"Good grief, Mr. Gillette, what's the matter? Are you not feeling well? You look so pale!"
Gillette heard Cutler Beckett's voice, but he didn't understand the words. He felt as if he were on deck during a heavy storm; then his legs wobbled and refused to support him any longer. He tried to steady himself but fell backwards. Luckily, the ever-helpful Mr. Mercer caught him in his fall.
"I understand he had a glass of your special wine, my lord?" Mercer inquired. The reply was a smug smile.
"Indeed. As much as I pride myself on my charms, I doubt they'd have been sufficient to make Mr. Gillette faint. Gentlemen, please help Mr. Mercer to guide Mr. Gillette to my apartments."
The EITC guards present, who had witnessed such scenes before, hurried to obey Lord Cutler Beckett's order. Followed by the lord and Mr. Mercer, they carried the half-conscious lieutenant away, placed him on a sofa and left.
"Alone at last. Now this should be interesting, Mr. Mercer. I wonder if Mr. Gillette told us the truth."
Mercer rolled his eyes.
"With all due respect, my lord you'd have done that even if you'd known with absolute safety that he hadn't held anything back."
Cutler Beckett laughed.
"Ah, you know me all too well, Mr. Mercer! Indeed, how could I let this chance pass me by? Once our esteemed Mr. Norrington is back, the opportunity is not likely to occur again; Mr. Gillette will be all over him like the powder on his wig."
He pulled up a chair and sat down next to the sofa. Gillette's head lolled on the cushions.
"Well now, Mr. Gillette. Are you resting comfortably?"
Gillette muttered something incomprehensible.
"I take it that means 'yes'. Good, good. Now tell me, who brought you the message from Miss Swann?"
"Jeremiah," Gillette drawled.
"Jeremiah I see. Did you hear that, Mr. Mercer? Our brave lieutenant here relies on pirates for information."
Mercer shook his head in disapproval.
"Indeed. I wonder what else we'll learn. Mr. Gillette, did the note say anything about the compass? Captain Jack Sparrow's compass?"
Gillette shook his head lazily.
"No compass, dunno, only 'bout James."
Cutler Beckett clicked his tongue.
"So it's 'James' now? Quite a nonchalant way of addressing your captain, Mr. Gillette."
"Yes, yes, I know, commodore then if it pleases you."
Gillette shifted in his doze.
"What are we going to do with Mr. Gillette now, my lord? We can't keep him here."
Cutler Beckett pulled on his cuffs to straighten them.
"We could undress him and put him in my bed. It would be most amusing to see his reaction upon awakening in the morning."
"My lord, it would only be amusing if we could make sure his first reaction wasn't to strangle you."
"Too true. He'd either strangle me or clobber me over the head with a candlestick, that would be more his style. How regrettable. Dear James Norrington has no idea what he's missing."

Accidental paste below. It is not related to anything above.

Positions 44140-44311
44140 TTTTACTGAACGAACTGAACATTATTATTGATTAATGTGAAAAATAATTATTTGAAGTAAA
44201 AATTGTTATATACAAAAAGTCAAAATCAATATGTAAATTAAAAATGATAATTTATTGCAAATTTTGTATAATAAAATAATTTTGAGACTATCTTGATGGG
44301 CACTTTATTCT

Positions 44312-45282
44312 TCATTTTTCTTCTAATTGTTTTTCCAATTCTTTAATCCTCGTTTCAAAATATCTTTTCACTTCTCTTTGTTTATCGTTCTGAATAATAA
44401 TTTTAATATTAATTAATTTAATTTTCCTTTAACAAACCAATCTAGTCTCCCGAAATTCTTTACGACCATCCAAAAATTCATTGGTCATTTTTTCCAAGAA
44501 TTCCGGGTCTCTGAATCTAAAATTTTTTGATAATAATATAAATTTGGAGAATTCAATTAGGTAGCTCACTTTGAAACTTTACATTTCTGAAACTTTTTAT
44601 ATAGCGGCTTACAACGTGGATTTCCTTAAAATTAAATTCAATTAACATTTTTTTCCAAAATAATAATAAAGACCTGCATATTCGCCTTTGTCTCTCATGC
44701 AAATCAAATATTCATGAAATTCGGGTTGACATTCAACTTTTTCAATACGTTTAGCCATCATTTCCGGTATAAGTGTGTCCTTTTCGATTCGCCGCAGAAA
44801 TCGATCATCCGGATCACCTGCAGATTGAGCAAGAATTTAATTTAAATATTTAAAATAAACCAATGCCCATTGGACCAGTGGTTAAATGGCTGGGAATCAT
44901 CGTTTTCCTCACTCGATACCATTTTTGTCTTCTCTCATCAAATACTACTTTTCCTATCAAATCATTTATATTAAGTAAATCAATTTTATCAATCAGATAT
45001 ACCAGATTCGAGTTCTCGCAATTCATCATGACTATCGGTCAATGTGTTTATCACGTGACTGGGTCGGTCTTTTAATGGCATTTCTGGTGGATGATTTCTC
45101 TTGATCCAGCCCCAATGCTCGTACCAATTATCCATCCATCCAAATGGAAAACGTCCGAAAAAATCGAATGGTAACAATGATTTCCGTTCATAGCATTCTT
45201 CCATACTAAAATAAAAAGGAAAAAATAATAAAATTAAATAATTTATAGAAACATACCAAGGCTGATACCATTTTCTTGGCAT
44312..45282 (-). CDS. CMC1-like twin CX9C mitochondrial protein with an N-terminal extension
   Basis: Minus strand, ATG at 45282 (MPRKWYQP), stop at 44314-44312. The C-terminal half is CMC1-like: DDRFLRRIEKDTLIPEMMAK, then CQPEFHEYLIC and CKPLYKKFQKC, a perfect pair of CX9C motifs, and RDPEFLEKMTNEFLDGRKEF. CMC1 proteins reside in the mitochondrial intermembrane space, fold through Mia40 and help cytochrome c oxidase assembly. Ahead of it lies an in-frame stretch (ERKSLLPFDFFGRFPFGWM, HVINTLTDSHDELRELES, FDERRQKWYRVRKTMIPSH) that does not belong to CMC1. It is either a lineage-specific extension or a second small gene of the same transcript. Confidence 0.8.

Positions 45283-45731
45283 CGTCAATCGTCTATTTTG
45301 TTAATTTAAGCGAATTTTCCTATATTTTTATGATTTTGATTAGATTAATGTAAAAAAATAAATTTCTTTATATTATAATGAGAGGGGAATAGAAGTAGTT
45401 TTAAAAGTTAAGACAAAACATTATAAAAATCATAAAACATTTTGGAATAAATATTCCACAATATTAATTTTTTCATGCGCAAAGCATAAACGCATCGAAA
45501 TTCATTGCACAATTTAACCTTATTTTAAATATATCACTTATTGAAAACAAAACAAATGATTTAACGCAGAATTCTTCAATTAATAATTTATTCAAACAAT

"Must go," Gillette murmured. "James waitin'."
Cutler Beckett shook his head, sighing deeply.
"Now isn't this a tragedy, Mr. Mercer. Can there be a more bothersome thing than unrequited love?"
"If you wouldn't know that, my lord, who would? Though I don't quite see what's so special about this gentleman."
"Mr. Mercer, you never see what's special about anybody. Have you never been in love or at least in lust?"
Mercer shook his head emphatically.
"Absolutely not, my lord. I came to the conclusion very early on in my life that love and lust are responsible for 99% of mankind's problems."
"Ah, has some fair maiden broken your heart? Or maybe a lovely young lad?"
"Oh please, my lord, you should know me better. Neither nor. I'm simply not inclined either way."
"I do see the logic in your conclusions, Mr. Mercer, but not the fun. I decided very early on that restricting my experiences to one gender only would be a terrible waste. But we're getting philosophical now. Let's take care that Mr. Gillette here is taken to his ship, so he may go and reintroduce the bubonic plague to Port Royal. Wait, I wish to keep a trophy. Mr. Mercer, the scissors, please."
Mr. Mercer fetched the required item, and Cutler Beckett cut off a lock of Gillette's hair. Then he handed both scissors and 'trophy' to his factotum.
"Please store this in a safe place, Mr. Mercer. One never knows when it might come in handy."
Gillette suddenly grabbed his hand and blinked at him.
Cutler Beckett, never one to miss an opportunity to cause confusion, bent to whisper in Gillette's ear.
"It's quite right, Thomas. It's only I, James."
He chuckled, but that came to an abrupt end when Gillette let go of his hand, wrapped an arm around his neck and pulled him down. Before the lord could say another word, Gillette kissed him. He did so with remarkable enthusiasm for a man in his state, leaving Lord Cutler Beckett's head spinning just as much as his victim's. Nice. Very nice. Maybe he should
"My lord. My lord!"
Mercer's voice pulled him out of his dwam. Cutler Beckett drew back, shaking his head. He licked his lips and looked down at Gillette.
"So that's how you would kiss him what a pity he'll never be able to appreciate it."
He sat up, smoothed his wig and tried to recover his poise.
"Well one more reason to dispose of Captain Norrington."
"Comm'dore," came the muffled protest from Gillette.
"Oh, for goodness' sake! And you might as well wipe that grin off your face, Mr. Mercer. You're not paid to smirk!"
Mr. Mercer put on a straight face immediately, for he was indeed paid generously for his services.
* * *
Back to "In Absentia: Fluctuat nec mergitur"
|IN ABSENTIA: "CARPE DIEM"
by Molly Joyful